This was the selection for this month's book club meeting. Previously, I reviewed my experience of listening to the audio version here. In my review, I mention some of the drawbacks of listening to an audio version of a book. For one, there were many times when I wanted to stop and ruminate on something I read. This is not possible, without stopping the audio track and resuming after a time of reflection (not terribly likely as I usually listen in the car or while washing dishes). Furthermore, if there are illustrations (which I discovered when reading the book this time around), then you lose something in not viewing the illustrations provided with the text. Also, you lose certain stylistic elements of the book. In this case, the author interjected side-notes among the text. I'm sure the narrator read these side-notes, but in listening I wasn't as clear about what this looked like for the story.
There are certainly benefits to listening which cannot be duplicated in reading the book. For one, the narrator becomes a central character more easily. I think this was Catherine's key complaint - not feeling connected to the character of the narrator in the story and thus, not caring fully for the other characters described. Think of it this way. The narrator is acting out, through voice, the story for the listener. When you listen to an audio version, you are hearing a performance in addition to the story. That performance can more fully sweep you into the story, if it is done well. I think the narrator who read for the audio version of this book did an excellent job. I was drawn in by his accent and by his interpretation of the text. If you want to hear a snippet of his enticing voice, drawing you into the story, you can click on the Amazon link and select "listen" under the picture of the book cover. He does a magnificent job articulating the story (be forewarned, though, it is not a book you can listen to with children in the vicinity, unless you don't care whether they hear both German and English cursing).
I will say that I struggled with the book more this time around. It seemed unbearably long (at 550 pages). I also had trouble connecting to the narrator this time around. I understood Catherine's complaint that he seemed too detached from the story. I didn't like him as a character, where I think I did like him the last time I listened to the book.
Another plus for the book version, is that you often get extras at the end of the tale. In this case, my book provided discussion questions (which I found interesting and will probably be explored more fully at the meeting), related titles (including The Boy in the Striped Pajamas, another book I would recommend), Internet resources, and a conversation with the author (something I enjoyed reading). In the author's comments, he mentioned that when he first wrote the book, he struggled with the narrator. He admits, "Death was too mean. He was supercilious, and enjoying his work too much. He'd say extremely creepy things and delight in all the souls he was picking up ... and the book wasn't working." So, he tried writing it from a different point-of-view, but ended up coming back to the original narrator and toning him down some. In the end, Zusak says, "he would now be telling this story to prove to himself that humans are actually worth it."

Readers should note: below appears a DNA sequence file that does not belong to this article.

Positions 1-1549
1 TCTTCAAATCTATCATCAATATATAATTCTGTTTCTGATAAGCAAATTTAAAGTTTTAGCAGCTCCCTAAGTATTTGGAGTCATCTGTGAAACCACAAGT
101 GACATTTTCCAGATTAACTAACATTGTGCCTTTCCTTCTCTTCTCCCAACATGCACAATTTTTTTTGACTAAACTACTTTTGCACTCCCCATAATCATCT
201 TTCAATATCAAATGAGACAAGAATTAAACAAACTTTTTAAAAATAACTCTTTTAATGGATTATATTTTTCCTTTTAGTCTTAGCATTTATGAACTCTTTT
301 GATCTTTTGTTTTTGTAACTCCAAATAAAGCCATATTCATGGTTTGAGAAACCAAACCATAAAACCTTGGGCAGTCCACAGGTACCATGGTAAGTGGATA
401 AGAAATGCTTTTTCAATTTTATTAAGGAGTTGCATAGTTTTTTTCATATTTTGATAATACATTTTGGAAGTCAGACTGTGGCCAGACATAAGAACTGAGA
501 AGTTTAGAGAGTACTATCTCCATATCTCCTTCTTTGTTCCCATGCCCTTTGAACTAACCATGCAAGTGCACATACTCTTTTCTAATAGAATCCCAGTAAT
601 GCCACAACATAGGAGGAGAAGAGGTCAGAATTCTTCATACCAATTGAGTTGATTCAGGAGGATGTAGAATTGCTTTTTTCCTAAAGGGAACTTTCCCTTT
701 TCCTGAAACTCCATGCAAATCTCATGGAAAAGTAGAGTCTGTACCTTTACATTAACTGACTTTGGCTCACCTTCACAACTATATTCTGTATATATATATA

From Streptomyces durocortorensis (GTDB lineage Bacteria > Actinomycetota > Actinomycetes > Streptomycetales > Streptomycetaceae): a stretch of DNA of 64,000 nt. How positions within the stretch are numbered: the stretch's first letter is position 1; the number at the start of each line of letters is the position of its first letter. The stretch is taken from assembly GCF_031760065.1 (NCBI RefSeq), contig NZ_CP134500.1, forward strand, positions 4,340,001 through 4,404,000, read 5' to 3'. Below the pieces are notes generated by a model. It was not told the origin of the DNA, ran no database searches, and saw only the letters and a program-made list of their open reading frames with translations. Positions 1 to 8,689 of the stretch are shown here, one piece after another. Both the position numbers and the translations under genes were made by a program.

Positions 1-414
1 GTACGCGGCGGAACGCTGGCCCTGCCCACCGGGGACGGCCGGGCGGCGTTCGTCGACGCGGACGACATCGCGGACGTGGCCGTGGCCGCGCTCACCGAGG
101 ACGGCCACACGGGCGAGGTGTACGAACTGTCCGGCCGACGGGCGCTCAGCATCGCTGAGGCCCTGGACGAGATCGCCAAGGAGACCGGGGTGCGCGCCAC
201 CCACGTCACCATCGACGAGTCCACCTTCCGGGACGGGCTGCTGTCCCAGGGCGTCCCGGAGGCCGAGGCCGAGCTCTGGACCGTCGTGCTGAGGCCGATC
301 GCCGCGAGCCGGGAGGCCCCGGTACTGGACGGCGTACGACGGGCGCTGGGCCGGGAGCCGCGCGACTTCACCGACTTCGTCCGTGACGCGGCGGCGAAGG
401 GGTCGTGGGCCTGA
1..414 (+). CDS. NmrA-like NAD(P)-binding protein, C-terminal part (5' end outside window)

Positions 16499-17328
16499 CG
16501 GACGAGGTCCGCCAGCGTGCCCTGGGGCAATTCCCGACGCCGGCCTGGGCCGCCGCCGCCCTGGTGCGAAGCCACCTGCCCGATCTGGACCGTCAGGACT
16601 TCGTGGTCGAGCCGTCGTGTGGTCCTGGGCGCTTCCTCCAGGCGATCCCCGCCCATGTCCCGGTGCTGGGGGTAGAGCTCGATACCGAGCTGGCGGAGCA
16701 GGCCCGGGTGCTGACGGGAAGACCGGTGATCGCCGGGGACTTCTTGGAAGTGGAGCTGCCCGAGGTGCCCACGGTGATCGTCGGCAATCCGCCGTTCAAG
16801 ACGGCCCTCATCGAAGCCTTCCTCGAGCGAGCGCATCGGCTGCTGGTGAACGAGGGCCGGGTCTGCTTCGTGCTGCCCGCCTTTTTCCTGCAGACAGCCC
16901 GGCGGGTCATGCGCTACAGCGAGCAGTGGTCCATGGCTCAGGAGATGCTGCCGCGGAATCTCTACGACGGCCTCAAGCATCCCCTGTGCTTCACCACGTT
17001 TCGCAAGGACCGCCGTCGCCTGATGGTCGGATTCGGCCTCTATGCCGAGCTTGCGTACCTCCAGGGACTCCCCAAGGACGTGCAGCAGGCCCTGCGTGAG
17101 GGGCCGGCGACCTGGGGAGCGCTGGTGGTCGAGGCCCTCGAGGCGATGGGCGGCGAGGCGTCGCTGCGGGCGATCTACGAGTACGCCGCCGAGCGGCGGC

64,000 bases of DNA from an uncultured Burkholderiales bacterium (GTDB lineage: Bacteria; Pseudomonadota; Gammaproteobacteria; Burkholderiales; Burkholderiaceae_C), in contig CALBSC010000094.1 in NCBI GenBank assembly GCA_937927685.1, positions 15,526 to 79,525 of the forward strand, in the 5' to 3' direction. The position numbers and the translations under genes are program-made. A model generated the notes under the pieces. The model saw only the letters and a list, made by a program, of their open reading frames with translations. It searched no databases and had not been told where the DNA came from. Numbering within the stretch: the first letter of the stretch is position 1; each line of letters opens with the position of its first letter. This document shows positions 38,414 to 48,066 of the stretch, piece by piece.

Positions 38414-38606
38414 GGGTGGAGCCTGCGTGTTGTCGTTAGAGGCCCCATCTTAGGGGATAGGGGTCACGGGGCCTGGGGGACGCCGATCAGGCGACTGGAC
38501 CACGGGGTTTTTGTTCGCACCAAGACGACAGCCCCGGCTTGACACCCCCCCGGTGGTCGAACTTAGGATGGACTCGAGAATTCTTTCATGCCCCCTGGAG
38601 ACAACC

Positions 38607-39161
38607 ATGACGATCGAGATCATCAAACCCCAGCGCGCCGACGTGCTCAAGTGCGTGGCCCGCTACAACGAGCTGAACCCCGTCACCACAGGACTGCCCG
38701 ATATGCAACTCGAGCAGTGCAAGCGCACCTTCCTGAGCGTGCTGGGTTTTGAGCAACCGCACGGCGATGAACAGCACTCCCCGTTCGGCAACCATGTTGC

And, I think that is why, in the end, this story resonated with me again (although, perhaps, not as strongly as the first time around). By the end of the tale, I was weeping and marveling at the dichotomous nature of humans, how we can be so thoroughly evil and yet also offer up such hope and love and wondrous beauty in the midst of the evil. This is a tale of pain and suffering and hardship, yes. But, it is also a tale of love, determination, survival, and beauty from ashes. Add in the fact that the book celebrates writing and words and books and well ... you can see why it would be appealing to someone who loves writing and words and books.
I think this book deserves the praise it has been given. While I found it more difficult to latch onto the second time around, it was still a story worth repeating and worth the hard work of getting to the point of caring about the characters and their stories. I still love Liesel Meminger and her relationships with the key players ... her foster father, Hans Hubermann, her best friend, Rudy, her book enabler, Ilsa Hermann, her Jewish friend, Max Vandenburg, and her foster mother, Rosa Hubermann. I still feel a surge of pride that there were good people in a terrible time of history and I pray that there will be good people still when our society ventures into the terrible times which probably lay ahead. There may always be evil, but good can and will triumph in the midst of it.